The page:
Another small step for captive wild animals in China
Animal protection groups rally to end the suffering of captive tiger cub
On 26 August 2011 photos were posted on a popular Chinese website showing a tiger cub being used for photography sessions at the Lushun Lion & Tiger Park in Dalian. The person posting the photos explained that the tiger cubs handler was seen hitting the tiger when it was unwilling to co-operate for the photographs.
This is a sight which Animal Asia investigators have seen many times during our visits to zoos and safari parks across the country. In Aug 2010 following the release of our investigation into abusive practices at zoos and safari parks in China, the State Forestry Administration issued a directive to all wild animal establishments to end such close-contact activates between visitors and wild animals. This action was later supported by a directive issued by the Ministry of Housing and Urban-Rural Development to all zoos in October 2010.
It is evident that a number of parks continue to abuse animals such as this tiger cub for photographic opportunities despite these directives.
Following the publication of the tiger cub pictures animal protection groups in Dalian and Prof Mang Ping, professor of sociology and one of China’s leading academic animal advocates, contacted the Dalian Forestry Department and the Lushan Lion & Tiger Park manager asking for the tiger cub to be removed from the park, and enquiring as to how this park could have been granted a licence to carry out this activity.
Following these complaints, the Director of the Dalian Wildlife and Plants Protection Station visited the park. The park manager has since stopped the photography sessions and the tiger cub has been put back into its enclosure. The manager has also given his assurance not to conduct these activities in the future.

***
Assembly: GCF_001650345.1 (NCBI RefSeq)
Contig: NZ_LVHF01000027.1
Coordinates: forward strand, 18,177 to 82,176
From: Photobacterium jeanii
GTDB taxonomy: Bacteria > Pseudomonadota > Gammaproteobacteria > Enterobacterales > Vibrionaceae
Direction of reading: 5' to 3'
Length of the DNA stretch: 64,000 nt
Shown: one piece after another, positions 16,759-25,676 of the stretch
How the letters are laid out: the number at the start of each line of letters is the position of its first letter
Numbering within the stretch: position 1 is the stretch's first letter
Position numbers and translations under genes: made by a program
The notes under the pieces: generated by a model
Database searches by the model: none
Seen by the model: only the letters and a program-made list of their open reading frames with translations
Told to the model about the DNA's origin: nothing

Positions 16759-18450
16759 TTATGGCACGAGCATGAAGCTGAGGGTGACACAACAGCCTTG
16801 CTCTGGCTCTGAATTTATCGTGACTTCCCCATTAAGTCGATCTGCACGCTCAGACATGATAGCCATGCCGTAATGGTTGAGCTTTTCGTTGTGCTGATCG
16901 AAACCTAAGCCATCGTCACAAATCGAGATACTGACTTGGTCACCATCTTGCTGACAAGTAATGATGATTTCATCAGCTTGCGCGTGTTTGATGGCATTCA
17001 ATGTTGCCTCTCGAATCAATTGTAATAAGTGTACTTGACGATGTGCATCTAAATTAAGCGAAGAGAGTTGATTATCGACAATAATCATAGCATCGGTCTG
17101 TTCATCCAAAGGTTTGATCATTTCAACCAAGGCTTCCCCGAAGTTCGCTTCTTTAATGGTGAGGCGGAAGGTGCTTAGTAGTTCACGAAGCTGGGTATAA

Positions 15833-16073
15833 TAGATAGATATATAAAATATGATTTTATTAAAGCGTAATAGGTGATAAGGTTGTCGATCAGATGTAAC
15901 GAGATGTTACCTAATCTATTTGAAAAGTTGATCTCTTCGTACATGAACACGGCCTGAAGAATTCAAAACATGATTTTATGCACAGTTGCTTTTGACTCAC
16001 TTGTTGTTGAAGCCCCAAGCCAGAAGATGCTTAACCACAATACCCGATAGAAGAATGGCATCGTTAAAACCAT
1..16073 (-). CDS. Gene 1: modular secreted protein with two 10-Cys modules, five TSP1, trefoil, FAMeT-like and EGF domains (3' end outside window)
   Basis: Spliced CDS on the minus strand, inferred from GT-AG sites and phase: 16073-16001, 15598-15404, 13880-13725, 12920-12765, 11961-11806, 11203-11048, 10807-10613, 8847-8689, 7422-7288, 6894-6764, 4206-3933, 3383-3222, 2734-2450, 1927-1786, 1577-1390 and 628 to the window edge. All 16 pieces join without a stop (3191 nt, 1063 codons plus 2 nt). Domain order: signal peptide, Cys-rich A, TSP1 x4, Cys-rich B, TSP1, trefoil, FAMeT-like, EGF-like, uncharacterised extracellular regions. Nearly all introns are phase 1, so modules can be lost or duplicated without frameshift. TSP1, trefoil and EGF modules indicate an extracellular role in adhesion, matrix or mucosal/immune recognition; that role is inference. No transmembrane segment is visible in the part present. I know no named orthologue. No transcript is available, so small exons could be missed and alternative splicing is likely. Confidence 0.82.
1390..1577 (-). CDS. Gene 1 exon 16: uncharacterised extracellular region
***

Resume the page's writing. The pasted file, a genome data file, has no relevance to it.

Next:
This small action to protect the welfare of one tiger cub is encouraging for a number of reasons: it shows an increasing willingness of animal advocates in China to take action on individual cases of captive animals suffering. It demonstrates regional government support for the zoo directives issued in 2010 to be upheld, and it also demonstrates that the park owners are concerned about their public image and are prepared to listen and act following public criticism.
Since the publication of our ‘performing animal’ investigation report and video in August 2010 we have seen an increasing number of such individual actions being taken by members of Chinese animal protection groups. Earlier this year Prof Mang Ping also encouraged her students to carry out their own investigations into animal performances in zoos and safari parks and the results were highlighted to the media during a press conference which demonstrated continuing animal abuse at a number of parks, clearly contravening the directives issued by the government.
We are pleased to see these actions being taken by Chinese academics, animal protection organisations and regional government representatives to protect captive wild animals from abusive situations. We continue to work with the Chinese Association of Zoological Gardens to end these instances of abuse and to develop management guidelines to improve the welfare of all captive animals.